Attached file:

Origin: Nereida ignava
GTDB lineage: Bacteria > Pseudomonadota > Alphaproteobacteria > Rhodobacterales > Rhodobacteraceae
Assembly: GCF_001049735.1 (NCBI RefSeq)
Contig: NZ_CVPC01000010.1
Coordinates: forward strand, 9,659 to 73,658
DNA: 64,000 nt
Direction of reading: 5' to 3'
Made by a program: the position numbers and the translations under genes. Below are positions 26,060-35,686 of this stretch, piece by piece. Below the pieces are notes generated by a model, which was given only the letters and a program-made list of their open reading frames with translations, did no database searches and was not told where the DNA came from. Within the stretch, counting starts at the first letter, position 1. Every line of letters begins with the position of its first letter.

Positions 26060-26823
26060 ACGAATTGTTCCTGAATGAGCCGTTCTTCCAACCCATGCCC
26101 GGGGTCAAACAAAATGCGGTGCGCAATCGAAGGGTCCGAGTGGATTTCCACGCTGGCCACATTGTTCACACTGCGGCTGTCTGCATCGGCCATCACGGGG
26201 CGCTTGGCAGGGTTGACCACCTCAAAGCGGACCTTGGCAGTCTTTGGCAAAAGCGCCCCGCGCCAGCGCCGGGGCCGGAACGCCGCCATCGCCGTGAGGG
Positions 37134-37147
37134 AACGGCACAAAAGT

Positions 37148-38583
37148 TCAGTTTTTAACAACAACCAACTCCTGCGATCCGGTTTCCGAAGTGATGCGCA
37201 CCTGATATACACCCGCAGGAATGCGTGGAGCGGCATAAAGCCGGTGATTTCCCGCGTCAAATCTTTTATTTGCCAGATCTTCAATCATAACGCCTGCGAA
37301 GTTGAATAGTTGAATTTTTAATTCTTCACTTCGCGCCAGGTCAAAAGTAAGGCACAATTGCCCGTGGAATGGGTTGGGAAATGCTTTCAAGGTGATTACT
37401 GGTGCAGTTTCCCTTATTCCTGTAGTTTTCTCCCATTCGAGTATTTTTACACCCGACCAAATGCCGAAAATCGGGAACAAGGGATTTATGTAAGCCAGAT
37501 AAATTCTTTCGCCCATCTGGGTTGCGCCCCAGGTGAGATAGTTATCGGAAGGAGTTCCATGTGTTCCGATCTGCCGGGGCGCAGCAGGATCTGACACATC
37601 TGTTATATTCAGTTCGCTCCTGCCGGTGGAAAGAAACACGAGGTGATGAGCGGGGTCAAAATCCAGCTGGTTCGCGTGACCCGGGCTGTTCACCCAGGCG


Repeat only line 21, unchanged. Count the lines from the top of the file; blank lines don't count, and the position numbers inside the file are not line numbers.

37601 TGTTATATTCAGTTCGCTCCTGCCGGTGGAAAGAAACACGAGGTGATGAGCGGGGTCAAAATCCAGCTGGTTCGCGTGACCCGGGCTGTTCACCCAGGCG